We're Looking Back and Moving Forward

Who We Are | 05/19/2016

Amber England
Oklahoma Executive Director

Amber England is the Executive Director of Stand for Children Oklahoma.

We’re proud to be part of the Stand for Children family—an organization that’s celebrating 20 years of impact on behalf of children across 11 state affiliates.

While we may be the newest addition to the Stand family, we’re no strangers to the fight to improve outcomes for children. Our Oklahoma story begins in 2013. Shortly after launching the affiliate here, we began an important conversation about the growing teacher shortage and low teacher pay by launching our Teachers Matter Campaign. Unlike today, when we first started talking about the teacher shortage there wasn’t a daily dose of layoffs and cuts in the news.

That same year, we fought to ensure our lawmakers were adequately funding the education reforms they’d passed in previous years.

Then in 2014 we continued to advance that conversation by hosting our first Teachers Matter event with Oklahoma’s 2014 Teacher of the Year, New York Times bestselling author Amanda Ripley, and the Oklahoma City and Tulsa Public Schools superintendents.

We invited lawmakers, educators, and community leaders to attend the event because it was important that our message was clear: If you want to raise student outcomes, highly effective teachers matter most. In fact, according to one study, teachers have two to three times the impact of any other school factor.

That fall, we supported and helped elect many education champions who serve in the legislature today. We also challenged incumbent lawmakers at the ballot box who our parent members unanimously agreed hadn’t taken courageous stands for children with their votes on education investment and policy decisions. 

In 2015, we talked directly to teachers when we hosted eight focus groups across Oklahoma to listen to teachers and their ideas for solutions to the barriers they face in the classroom.

The result was our Oklahoma Teachers Matter: Listening Tour Report. In the report, Oklahoma teachers cited low morale, overcrowded classrooms, and feeling excluded from the decision-making process.

Educators told us they chose to teach out of love and passion, not the promise of a large paycheck. As one teacher put it, “I got into education not for the incomes, but for the outcomes.” But, teachers agreed higher pay would elevate the teaching profession and improve morale.

2015 was also a big year for our Family Engagement and Organizing program. In October, 27 parents from Cesar Chavez Elementary in Oklahoma City walked across the stage at our first ever Stand UP graduation ceremony. After an 8-week commitment of learning to use their voice to take a stand for stronger public schools, these parents went out and did just that. They took the leadership and empowerment skills they learned in Stand UP and increased participation of Hispanic voters by 12.6 percent. That accomplishment is important because today Hispanic students are the largest and fastest growing demographic of students at OKCPS. They need a voice and our parents proved that by participating in school board elections they were giving them that voice.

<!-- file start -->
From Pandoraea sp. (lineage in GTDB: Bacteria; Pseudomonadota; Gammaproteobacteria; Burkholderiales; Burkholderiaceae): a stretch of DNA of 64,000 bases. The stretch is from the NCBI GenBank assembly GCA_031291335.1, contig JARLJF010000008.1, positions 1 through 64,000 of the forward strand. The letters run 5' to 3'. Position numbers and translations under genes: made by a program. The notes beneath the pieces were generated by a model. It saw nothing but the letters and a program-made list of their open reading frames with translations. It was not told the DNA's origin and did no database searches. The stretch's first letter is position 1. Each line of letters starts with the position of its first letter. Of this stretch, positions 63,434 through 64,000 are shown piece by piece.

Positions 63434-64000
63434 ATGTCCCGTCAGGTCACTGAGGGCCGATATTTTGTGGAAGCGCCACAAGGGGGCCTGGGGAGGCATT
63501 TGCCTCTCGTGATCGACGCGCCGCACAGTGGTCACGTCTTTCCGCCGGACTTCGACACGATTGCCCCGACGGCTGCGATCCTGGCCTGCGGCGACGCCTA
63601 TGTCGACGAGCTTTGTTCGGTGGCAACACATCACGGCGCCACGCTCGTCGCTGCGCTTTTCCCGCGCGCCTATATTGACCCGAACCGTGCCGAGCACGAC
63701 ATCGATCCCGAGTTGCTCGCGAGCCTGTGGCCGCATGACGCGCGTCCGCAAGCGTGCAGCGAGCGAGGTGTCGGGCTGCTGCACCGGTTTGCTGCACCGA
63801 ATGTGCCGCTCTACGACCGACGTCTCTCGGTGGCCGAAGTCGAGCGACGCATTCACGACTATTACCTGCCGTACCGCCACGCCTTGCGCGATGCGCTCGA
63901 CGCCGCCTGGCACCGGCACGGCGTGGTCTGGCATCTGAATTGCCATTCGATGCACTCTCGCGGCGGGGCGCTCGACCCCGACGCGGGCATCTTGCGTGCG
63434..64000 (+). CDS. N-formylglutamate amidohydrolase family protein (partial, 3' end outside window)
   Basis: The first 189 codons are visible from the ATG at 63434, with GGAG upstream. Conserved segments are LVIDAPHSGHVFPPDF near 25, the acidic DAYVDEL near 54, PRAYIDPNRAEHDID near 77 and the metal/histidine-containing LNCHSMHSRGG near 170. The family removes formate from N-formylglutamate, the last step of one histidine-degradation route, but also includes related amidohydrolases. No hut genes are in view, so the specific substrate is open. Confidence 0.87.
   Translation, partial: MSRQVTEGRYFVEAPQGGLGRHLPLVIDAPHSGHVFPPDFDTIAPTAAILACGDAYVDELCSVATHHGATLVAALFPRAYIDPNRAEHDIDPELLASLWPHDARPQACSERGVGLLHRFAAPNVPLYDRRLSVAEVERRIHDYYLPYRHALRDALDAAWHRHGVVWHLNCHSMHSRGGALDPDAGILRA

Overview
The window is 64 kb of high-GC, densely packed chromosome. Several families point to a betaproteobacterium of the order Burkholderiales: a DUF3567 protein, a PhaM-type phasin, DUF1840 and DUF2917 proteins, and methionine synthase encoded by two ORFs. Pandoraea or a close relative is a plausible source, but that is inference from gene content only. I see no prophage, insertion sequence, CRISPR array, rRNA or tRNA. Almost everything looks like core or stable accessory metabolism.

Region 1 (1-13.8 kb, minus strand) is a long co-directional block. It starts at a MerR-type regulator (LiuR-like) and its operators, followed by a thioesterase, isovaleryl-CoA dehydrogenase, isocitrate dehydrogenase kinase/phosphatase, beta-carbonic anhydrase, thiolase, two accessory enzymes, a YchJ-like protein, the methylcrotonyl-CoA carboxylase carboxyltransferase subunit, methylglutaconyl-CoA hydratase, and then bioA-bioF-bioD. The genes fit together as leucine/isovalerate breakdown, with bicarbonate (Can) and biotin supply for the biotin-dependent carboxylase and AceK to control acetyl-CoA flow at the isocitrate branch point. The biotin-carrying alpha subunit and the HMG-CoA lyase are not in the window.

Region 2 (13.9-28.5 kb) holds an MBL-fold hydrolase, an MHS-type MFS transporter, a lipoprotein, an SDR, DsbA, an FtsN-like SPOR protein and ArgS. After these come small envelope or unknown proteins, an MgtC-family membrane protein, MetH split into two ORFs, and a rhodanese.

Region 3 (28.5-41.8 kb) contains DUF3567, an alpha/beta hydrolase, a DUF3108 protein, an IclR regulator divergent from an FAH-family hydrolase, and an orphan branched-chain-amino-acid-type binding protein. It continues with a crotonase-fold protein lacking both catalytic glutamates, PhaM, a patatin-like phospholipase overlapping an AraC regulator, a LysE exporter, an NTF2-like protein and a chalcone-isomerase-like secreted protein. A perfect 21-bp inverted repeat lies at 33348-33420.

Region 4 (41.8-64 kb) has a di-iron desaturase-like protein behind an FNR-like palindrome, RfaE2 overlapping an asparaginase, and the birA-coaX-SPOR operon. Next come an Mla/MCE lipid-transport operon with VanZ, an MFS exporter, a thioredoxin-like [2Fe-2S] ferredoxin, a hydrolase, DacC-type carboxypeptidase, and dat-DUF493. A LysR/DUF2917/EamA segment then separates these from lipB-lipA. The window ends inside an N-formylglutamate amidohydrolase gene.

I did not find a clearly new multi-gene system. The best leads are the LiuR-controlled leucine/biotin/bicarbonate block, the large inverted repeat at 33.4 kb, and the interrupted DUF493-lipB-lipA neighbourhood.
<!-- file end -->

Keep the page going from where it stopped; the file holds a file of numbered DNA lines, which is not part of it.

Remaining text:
In both Tulsa and Oklahoma City, we launched our Summer School campaign to ensure students weren’t falling behind during the critical summer months. Then when students came back to school in the fall, we launched our I Pledge 5 campaign, asking parents to take five important actions to keep their children on track to success. 

While we have accomplished a lot for kids in this state since arriving in early 2013, there is much left to accomplish. The conditions for teachers and our classrooms have unfortunately worsened due to severe budget cuts. Fewer people are choosing to teach, and many who do are fleeing to bordering states for better pay. Districts have resorted to shortening school weeks and cutting classes.

That's why in 2016, we joined the Oklahoma's Children, Our Future coalition to launch the Yes For 779 campaign--a campaign to give every teacher a $5,000 raise and provide targeted investments in the classroom that will expand access to early childhood education and help improve reading in early grades and high school graduation rates. 

In helping launch this effort, we've made history. To date, the effort to put State Question 779 to a vote of the people remains the fastest and largest signature gathering in the state of Oklahoma.

In November, we’ll have a chance to make a once-in-a-generation investment in Oklahoma's children and our collective future. And we're incredibly proud of the work our parents and staff have done to make this moment possible.

If we’ve learned anything since our founding in 2013, it’s this: Change doesn’t come easy. In fact, it's really hard.

Complaining doesn’t change anything. And neither does staying home on Election Day. Only when we stand up for children this November and vote YES on State Question 779 and elect education champions to the Oklahoma Legislature will we finally turn this crisis around.

Will you join us? Take the pledge to become an education voter today.

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